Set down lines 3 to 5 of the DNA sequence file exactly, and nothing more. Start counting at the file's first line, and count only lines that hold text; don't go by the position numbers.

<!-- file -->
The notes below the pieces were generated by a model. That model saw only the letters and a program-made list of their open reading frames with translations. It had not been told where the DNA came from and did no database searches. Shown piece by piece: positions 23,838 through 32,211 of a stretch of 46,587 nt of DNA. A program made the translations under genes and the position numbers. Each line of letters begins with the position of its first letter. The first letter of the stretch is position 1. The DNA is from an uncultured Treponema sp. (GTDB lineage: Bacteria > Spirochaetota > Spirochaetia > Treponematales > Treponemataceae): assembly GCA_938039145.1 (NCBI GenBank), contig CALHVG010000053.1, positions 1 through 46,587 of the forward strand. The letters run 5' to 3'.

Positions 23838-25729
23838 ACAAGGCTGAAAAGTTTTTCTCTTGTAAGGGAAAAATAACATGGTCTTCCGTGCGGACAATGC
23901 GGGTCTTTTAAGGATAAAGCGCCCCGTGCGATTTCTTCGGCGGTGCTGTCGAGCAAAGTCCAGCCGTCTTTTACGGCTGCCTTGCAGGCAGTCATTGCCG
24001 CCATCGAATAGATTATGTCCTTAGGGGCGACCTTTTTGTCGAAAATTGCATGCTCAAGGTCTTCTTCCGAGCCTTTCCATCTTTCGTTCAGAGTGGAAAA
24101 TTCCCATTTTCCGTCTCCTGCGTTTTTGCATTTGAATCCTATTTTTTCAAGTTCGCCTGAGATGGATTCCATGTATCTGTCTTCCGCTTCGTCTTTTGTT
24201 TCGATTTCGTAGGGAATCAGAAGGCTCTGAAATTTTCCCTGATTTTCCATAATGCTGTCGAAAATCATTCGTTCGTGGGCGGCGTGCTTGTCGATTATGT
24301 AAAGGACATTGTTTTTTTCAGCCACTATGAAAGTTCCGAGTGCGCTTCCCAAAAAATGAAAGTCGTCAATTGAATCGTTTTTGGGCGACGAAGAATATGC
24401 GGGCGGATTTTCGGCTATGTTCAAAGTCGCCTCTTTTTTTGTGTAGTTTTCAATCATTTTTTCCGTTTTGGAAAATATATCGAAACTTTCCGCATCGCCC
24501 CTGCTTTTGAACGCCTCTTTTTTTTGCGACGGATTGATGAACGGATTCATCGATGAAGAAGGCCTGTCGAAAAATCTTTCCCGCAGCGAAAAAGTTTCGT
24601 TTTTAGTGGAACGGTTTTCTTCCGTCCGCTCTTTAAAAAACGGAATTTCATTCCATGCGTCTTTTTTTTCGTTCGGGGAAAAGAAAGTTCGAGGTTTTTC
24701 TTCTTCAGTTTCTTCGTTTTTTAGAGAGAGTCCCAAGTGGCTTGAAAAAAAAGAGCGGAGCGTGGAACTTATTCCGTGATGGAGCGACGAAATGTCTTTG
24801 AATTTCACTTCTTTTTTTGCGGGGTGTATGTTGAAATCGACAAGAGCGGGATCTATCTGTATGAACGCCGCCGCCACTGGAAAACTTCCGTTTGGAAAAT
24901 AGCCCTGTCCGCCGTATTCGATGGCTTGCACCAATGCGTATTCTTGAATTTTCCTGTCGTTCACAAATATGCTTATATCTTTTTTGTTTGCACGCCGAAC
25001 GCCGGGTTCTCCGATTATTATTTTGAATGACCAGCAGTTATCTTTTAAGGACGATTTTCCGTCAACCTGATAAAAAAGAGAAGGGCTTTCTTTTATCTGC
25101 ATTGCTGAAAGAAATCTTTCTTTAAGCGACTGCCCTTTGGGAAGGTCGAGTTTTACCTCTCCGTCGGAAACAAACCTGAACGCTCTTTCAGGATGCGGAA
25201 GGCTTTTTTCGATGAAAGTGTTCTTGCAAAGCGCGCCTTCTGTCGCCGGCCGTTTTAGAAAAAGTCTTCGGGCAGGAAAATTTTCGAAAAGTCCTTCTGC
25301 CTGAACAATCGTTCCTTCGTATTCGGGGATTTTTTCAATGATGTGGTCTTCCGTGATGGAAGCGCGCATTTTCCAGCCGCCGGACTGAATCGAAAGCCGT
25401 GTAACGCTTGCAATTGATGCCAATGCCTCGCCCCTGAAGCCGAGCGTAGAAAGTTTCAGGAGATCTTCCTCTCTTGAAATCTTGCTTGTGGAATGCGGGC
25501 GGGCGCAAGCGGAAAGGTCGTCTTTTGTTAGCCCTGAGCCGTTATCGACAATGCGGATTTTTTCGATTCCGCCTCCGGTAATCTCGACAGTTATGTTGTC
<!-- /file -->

23838 ACAAGGCTGAAAAGTTTTTCTCTTGTAAGGGAAAAATAACATGGTCTTCCGTGCGGACAATGC
23901 GGGTCTTTTAAGGATAAAGCGCCCCGTGCGATTTCTTCGGCGGTGCTGTCGAGCAAAGTCCAGCCGTCTTTTACGGCTGCCTTGCAGGCAGTCATTGCCG
24001 CCATCGAATAGATTATGTCCTTAGGGGCGACCTTTTTGTCGAAAATTGCATGCTCAAGGTCTTCTTCCGAGCCTTTCCATCTTTCGTTCAGAGTGGAAAA